The laws around pool and playground accidents are complicated. They can be very confusing and require superior legal support to avoid expensive mistakes. In Florida, the statute of limitations for pool injuries is four years. It’s essential to start your claim as soon as possible.
Even if nobody loses their life in a pool accident, the results can still be catastrophic. Near-drownings and other accidents can result in brain damage, concussions, spinal damage, and fractures. These conditions may leave the injured party with serious medical issues and disabilities, potentially requiring extensive care for the rest of the victim’s life.
Common causes of swimming pool and playground injuries:
- Improper or poorly maintained fences, gates, and barriers
- Inadequate supervision of children
- Improper maintenance of playground equipment, pools, decks, etc.
- Broken lights or insufficient illumination
- Physical hazards like broken glass, etc.
- Defective or improperly maintained drain or filter systems in pools
- Improper chemical treatments in pool water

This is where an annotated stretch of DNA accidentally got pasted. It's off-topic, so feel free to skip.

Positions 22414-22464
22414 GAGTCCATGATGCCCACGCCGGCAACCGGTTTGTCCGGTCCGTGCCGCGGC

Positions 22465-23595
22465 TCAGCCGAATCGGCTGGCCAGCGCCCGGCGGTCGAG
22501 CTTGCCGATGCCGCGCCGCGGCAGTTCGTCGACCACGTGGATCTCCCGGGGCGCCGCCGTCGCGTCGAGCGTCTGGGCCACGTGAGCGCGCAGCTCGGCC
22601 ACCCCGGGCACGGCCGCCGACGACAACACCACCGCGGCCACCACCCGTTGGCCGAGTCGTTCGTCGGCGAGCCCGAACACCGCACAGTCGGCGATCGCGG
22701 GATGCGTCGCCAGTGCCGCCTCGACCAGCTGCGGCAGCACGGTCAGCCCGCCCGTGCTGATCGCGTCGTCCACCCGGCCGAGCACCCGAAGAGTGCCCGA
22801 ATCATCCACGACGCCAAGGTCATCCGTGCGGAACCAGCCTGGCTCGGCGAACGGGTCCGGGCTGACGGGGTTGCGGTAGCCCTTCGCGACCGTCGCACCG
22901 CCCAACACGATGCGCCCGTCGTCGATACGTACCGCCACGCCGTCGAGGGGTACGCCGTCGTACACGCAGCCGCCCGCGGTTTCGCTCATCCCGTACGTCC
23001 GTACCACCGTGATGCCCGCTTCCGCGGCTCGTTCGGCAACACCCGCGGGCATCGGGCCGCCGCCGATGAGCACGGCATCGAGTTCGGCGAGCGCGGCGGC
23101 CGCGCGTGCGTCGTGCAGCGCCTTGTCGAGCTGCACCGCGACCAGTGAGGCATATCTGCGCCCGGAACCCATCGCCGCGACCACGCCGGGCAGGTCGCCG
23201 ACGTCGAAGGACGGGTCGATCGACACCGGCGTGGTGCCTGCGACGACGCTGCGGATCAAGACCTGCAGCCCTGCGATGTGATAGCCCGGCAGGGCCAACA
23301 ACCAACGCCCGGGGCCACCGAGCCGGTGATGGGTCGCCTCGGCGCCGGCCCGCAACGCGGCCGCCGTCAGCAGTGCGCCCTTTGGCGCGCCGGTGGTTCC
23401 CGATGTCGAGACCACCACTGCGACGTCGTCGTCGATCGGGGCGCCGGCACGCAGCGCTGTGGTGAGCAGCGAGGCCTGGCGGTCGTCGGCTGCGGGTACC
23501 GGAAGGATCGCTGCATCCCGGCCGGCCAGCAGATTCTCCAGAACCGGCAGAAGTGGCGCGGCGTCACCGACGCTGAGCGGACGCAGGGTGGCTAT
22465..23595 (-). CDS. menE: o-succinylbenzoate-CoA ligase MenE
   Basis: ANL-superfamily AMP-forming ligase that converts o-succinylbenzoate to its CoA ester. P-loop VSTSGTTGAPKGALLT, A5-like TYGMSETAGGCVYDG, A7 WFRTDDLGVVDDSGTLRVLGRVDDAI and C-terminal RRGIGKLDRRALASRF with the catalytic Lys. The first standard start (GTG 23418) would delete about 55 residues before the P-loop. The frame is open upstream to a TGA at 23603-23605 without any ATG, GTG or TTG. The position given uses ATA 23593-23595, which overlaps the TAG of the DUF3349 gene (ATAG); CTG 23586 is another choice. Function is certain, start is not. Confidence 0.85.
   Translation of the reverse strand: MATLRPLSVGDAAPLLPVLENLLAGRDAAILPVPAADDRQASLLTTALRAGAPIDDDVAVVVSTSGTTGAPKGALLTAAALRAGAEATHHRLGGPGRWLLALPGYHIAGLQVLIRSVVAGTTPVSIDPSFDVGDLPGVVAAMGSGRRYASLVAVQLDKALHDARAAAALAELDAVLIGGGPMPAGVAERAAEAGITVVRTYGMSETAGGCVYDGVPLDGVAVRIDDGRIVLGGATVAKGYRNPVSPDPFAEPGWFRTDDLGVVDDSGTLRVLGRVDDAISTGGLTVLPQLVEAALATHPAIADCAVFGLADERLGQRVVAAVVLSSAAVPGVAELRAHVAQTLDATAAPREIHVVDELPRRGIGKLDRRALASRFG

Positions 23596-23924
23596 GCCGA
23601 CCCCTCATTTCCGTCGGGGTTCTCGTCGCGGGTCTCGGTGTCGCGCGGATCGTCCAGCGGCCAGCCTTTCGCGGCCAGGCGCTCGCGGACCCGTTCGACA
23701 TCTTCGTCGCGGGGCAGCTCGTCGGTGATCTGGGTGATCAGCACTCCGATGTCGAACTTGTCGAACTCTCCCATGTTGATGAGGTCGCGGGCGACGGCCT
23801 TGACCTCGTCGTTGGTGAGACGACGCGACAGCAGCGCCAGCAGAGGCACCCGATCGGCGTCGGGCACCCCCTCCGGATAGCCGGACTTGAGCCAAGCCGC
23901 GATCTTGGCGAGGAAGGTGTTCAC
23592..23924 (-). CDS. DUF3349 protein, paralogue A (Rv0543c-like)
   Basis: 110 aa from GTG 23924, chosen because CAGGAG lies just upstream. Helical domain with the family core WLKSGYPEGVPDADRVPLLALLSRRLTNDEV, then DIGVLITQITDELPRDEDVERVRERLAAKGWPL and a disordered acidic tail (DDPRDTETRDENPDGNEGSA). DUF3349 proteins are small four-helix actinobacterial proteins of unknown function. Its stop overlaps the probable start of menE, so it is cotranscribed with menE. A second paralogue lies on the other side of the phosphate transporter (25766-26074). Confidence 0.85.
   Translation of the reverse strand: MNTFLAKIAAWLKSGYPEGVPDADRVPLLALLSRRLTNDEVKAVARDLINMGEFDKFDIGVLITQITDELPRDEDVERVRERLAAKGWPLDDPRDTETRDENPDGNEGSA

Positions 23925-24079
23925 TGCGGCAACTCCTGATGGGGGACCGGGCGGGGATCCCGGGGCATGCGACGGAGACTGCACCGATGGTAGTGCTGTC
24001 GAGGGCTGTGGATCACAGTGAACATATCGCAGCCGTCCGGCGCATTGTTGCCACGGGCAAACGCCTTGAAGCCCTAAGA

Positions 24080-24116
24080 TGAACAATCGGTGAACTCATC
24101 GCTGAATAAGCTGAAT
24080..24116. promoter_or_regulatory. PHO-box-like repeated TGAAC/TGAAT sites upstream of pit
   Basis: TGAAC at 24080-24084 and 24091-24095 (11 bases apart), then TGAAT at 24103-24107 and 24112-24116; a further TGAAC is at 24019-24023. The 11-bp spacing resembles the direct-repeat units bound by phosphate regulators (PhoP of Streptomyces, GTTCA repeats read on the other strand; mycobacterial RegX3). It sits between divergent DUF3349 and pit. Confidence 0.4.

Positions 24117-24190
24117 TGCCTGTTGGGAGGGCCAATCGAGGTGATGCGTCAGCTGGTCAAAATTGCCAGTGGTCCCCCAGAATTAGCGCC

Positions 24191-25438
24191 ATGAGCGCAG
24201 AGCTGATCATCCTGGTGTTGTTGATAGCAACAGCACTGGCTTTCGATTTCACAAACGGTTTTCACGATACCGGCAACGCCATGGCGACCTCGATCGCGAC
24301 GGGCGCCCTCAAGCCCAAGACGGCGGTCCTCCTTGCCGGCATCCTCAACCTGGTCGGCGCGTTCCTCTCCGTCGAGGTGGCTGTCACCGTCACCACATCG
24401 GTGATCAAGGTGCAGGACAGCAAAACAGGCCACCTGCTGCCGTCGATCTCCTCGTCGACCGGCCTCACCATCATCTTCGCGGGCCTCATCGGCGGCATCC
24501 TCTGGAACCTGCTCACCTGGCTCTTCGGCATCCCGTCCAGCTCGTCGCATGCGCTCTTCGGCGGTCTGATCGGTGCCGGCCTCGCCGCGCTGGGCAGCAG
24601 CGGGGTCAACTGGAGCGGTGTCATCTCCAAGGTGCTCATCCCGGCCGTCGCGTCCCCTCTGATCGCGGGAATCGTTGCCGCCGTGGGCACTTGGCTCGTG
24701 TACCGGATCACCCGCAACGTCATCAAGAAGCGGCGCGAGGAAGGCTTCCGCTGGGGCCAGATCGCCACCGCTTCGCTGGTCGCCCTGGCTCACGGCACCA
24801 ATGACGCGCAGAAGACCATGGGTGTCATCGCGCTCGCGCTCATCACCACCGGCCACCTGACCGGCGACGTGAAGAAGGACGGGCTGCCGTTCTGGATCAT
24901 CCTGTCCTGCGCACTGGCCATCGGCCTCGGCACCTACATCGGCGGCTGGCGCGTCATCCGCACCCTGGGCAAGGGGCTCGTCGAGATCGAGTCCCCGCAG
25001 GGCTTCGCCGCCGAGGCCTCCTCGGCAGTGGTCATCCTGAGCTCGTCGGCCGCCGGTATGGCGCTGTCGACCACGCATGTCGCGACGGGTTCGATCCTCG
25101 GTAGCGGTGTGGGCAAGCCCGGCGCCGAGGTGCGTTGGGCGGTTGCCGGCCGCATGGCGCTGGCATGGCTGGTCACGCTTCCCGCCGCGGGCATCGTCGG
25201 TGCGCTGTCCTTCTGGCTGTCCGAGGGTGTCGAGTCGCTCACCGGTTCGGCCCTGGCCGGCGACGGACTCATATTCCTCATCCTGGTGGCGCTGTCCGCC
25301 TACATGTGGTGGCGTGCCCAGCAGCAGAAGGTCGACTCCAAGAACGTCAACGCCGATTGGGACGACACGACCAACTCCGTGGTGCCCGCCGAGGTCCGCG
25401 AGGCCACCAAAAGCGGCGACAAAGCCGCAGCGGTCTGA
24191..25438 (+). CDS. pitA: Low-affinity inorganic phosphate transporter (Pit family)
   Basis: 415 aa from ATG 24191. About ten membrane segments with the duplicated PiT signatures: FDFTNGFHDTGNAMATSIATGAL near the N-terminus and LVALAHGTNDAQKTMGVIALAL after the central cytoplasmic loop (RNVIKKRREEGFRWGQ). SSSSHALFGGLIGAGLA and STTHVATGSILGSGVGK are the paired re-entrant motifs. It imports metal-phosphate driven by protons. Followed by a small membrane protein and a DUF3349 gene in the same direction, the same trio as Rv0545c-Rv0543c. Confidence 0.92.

- Inaccurate water level indicators
Pool Owner’s Liability
There are specific responsibilities that come with owning a pool. These depend on the type of entrant.
Invitee: A member of the general public who has been invited to use the pool. Invitees can be Public invites or Business invites. They can include people who have paid to access the pool.
Licensee: A Licensee is someone who’s been invited to enter the pool by the owner or someone else who is permitted to provide access. This category can include friends who use the pool while visiting.
Trespasser: A trespasser is someone who enters the pool precinct without permission. While trespassers do not merit the same high duty of care owed to Invitees and Licensees, a duty of care is still owed to child trespassers under the “Attractive Nuisance Doctrine.”
Attractive Nuisance Doctrine
Playgrounds and swimming pools on your property fall under the designation of “Attractive Nuisances.” They are appealing to children who don’t fully understand the dangers posed by unsupervised play equipment or open water. They can be drawn to trespass through their curiosity, and fall from play equipment or drown in the pool. The property owner is required by Florida pool laws to ensure “reasonably safe conditions” and provide warnings about any dangers. Florida’s Residential Swimming Pool Safety Act (RSPSA) provides several safety precautions. Pool owners are obliged to enact at least one of the items on the list.